Over the year I was trusted time and again with keys and belonged at many places, whether it was an office, a person's home or a hotel.

Fast-forward nearly a year. It was time again to relinquish these little symbols of trust and belonging. I said my farewells to my friends at the Synod of the Nile and handed over the keys to my office. I packed all of my things into two large suitcases and surrendered the keys to my flat. And once again I didn't belong. I didn't belong anywhere. I was in between lives once again. It was just temporary for me though.

What about those people who aren't just in between lives? You know, those folks that never have keys? The poor and homeless. Since they don't have keys society believes they don't belong anywhere... permanently. Nobody trusts them. In society's eyes... they... don't... belong.

There is one person in my life that I argue with quite a bit about the homeless. "Why don't they get jobs? They just stand around outside the homeless shelter all day and wait for handouts. They're lazy!" this person says.

What I have come to realize though is that nobody trusts them. If you were a business owner, would you hire a homeless person who didn't have transportation? Probably not. If you were a leasing agent for an apartment complex, would you rent to a jobless person? Probably not. They can't get a job because they are homeless and can't get a home because they are jobless. So you can see how homeless people are already at a disadvantage by simply not having keys.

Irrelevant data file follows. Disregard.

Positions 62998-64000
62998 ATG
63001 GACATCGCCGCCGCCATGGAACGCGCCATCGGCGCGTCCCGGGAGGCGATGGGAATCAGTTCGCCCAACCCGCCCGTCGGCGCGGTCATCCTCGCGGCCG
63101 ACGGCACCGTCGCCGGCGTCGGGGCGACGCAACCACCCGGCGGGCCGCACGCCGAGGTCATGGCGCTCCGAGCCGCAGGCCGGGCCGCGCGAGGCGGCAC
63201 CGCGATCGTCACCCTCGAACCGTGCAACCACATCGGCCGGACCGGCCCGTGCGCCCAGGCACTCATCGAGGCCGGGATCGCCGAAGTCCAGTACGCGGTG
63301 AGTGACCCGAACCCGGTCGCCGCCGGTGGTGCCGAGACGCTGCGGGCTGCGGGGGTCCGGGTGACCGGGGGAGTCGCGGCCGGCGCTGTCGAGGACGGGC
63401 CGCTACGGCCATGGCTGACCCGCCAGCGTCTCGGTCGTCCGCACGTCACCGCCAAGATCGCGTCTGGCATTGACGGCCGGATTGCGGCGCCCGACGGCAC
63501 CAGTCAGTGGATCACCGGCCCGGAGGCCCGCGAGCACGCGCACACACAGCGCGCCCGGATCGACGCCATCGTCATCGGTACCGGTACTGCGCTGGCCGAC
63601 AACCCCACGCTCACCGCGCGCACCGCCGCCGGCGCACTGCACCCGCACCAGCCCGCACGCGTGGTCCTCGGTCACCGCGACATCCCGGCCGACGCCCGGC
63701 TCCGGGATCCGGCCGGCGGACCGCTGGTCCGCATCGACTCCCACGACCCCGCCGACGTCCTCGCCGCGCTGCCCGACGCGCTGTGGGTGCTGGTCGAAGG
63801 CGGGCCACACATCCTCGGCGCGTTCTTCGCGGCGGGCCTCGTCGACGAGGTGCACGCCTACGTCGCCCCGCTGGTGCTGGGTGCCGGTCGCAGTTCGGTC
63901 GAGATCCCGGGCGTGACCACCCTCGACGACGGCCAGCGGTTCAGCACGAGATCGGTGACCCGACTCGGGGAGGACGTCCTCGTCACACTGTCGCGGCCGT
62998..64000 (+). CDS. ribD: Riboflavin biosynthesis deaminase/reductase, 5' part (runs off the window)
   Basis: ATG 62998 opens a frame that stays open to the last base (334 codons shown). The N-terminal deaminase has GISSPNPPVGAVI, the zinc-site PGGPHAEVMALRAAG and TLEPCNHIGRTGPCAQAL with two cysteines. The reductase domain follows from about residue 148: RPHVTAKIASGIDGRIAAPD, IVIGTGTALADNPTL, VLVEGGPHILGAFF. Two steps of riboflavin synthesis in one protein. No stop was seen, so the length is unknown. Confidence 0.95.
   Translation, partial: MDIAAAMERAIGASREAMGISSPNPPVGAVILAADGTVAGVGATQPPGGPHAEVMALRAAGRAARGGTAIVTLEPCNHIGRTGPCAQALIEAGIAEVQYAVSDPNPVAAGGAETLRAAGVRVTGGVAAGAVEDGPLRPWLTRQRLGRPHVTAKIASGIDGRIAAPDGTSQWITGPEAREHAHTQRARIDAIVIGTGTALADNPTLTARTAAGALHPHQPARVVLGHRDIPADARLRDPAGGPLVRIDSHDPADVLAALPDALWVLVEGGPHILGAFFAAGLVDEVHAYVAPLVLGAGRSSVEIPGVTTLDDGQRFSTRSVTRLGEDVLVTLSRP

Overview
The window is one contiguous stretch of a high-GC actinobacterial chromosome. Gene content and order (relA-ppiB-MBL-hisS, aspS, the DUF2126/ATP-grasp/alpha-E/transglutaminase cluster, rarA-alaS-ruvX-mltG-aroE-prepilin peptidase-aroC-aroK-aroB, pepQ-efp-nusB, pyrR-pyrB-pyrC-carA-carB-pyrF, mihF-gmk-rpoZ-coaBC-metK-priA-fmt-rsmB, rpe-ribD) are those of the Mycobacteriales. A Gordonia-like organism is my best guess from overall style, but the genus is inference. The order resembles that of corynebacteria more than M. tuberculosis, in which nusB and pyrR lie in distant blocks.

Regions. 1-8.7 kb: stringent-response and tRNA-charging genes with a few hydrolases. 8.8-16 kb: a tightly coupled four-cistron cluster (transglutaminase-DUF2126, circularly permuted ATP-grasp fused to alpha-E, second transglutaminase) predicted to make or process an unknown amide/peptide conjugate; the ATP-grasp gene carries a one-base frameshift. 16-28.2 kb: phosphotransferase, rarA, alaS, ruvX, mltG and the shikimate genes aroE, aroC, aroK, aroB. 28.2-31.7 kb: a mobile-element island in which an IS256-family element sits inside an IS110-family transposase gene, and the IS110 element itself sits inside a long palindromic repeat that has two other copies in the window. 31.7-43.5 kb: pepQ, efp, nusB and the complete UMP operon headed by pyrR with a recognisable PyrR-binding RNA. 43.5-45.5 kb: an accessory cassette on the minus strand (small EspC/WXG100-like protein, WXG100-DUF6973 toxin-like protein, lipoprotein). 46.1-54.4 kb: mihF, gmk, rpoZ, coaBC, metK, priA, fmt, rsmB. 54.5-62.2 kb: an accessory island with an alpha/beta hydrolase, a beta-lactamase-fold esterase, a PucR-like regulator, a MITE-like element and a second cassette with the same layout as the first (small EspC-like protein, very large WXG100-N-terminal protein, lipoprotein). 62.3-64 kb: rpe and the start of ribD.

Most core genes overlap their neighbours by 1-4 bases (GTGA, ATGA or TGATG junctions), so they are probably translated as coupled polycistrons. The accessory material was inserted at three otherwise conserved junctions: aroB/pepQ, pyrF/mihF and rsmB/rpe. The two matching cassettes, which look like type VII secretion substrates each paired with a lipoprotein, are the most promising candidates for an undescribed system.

Take your keys out and put them on the desk in front of you. Go on... do it. Good. Now look hard at your keys. Those keys to your home or apartment mean that somebody trusts you enough to pay rent or a mortgage. Those keys to your car means somebody trusts you to pay the financing or on a lease. Simply having those keys proves that you belong in this society. They are also a symbol of opportunity that not everyone has.

Thursday, November 02, 2006

Confederate Memorial Service

First and foremost I am against slavery. I am totally opposed to the subjugation of people anywhere at anytime. Unfortunately slavery is a part of the history of the south, and oftentimes the focus of southern history. I struggle with that history as I write this entry. I encourage you to read through this completely and not dismiss it based on prejudice.